BAQOUBA, Iraq — The suicide bombing that killed at least 14 people at a restaurant in Khanaqin shattered the calm in a city that, while the subject of ethnic dispute, had enjoyed relative peace in recent months.
Khanaqin is the largest city in an area of northeast Diyala province, claimed by both Kurds and Arabs, that abuts the semi-autonomous Kurdish zone. A long-planned referendum to decide the political fate of that area, as well as parts of Kirkuk and Ninevah provinces remains in limbo.
The bomber struck around 2 p.m., and at least one Iraqi police officer was among those killed, according to the U.S. military, which sent an explosive ordinance team to the scene to assist Iraqi security forces. Twelve people were injured.
Before the bombing, Khanaqin, a bustling city of about 100,000 people, had been relatively free of violence. Its mixed Kurdish-Arab population mingles freely in the streets in contrast to many strictly segregated Sunni and Shia neighborhoods in Baghdad and other cities. Kurds and Arabs in other nearby towns, however, have a much more standoffish relationship.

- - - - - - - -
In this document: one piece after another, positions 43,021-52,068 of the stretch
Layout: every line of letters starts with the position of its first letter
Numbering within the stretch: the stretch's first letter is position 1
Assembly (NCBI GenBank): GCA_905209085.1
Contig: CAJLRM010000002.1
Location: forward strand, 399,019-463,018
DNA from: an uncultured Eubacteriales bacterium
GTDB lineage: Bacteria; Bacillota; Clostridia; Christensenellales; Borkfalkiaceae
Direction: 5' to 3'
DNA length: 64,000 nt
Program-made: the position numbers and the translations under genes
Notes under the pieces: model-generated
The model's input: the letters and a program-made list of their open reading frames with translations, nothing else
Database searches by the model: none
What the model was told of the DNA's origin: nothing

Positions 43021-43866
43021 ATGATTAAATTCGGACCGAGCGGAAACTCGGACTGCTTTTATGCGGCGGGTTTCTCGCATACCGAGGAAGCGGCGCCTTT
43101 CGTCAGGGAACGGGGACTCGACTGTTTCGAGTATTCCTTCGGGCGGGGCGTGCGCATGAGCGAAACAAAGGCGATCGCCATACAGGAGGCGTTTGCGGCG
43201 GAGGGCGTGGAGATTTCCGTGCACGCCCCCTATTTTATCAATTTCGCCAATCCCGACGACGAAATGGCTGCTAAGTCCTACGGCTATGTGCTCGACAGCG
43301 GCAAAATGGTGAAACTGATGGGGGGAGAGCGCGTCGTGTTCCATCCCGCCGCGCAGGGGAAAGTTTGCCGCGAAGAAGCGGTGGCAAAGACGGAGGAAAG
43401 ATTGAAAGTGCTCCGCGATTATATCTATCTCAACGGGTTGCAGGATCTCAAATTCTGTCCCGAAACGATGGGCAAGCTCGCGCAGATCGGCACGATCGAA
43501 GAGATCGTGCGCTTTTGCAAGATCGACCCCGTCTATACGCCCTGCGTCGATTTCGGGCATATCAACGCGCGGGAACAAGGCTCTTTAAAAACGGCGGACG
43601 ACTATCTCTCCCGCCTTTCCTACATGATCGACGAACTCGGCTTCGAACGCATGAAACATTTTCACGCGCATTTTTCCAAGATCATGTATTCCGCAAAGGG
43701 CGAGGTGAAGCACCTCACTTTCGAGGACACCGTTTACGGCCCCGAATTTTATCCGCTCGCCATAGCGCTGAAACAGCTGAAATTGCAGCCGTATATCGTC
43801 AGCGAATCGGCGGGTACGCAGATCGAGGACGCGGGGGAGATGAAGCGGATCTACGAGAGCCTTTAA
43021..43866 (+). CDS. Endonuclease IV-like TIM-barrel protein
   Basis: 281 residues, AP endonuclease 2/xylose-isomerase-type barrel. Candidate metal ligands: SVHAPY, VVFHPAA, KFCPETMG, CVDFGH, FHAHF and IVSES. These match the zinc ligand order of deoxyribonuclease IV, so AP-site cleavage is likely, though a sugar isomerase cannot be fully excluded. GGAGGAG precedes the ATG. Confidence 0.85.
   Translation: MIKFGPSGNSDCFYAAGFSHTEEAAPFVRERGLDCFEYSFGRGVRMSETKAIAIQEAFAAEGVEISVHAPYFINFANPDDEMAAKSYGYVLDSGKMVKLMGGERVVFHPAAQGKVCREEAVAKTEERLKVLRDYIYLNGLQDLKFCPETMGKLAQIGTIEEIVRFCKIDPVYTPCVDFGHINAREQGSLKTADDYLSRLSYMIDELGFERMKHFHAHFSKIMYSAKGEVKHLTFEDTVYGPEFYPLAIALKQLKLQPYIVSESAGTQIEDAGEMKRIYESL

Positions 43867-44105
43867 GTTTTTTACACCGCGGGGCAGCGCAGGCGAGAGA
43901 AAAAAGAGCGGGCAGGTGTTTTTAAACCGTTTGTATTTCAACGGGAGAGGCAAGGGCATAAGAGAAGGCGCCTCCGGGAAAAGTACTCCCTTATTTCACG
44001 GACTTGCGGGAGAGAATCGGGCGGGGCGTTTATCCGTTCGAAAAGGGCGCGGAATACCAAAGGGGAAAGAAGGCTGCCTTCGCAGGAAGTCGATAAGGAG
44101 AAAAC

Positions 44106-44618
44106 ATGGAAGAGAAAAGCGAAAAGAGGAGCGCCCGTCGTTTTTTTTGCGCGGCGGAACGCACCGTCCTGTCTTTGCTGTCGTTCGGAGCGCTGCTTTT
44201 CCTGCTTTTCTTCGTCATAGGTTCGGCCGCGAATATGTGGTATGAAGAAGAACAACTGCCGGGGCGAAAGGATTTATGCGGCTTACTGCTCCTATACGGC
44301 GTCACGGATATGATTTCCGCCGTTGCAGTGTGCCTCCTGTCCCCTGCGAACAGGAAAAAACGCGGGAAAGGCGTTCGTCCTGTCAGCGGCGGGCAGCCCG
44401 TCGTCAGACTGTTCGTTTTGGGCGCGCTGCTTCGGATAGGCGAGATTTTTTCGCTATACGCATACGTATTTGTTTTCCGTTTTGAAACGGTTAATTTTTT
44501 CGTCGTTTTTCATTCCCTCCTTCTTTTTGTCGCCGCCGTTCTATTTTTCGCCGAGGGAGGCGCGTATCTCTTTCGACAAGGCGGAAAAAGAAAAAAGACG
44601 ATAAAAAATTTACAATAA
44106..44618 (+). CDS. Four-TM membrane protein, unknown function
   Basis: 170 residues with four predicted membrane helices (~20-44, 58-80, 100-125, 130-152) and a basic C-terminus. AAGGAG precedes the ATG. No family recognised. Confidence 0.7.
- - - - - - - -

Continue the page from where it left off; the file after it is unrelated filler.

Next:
American military commanders in the area would not comment on who they believe is responsible for the bombing, any planned U.S. response, or what it might mean for fragile relations between Kurds and Arabs.
Tension was high during recent provincial elections, with both Kurdish Peshmerga and Iraqi army soldiers descending on Khanaqin and nearby towns, but no violence was reported on election day. U.S. soldiers worked as mediators to keep the two sides from clashing, hammering out an agreement to place equal numbers of troops from each army at checkpoints in the area during the election.
Officials say both armies have now left the area, as agreed upon.
Iraqi army and Peshmerga soldiers regularly take up positions around Khanaqin, often across the road from each other, and last summer those armies had a tense standoff as the Iraqi central government and Kurdish Regional Government jockeyed for control of the area.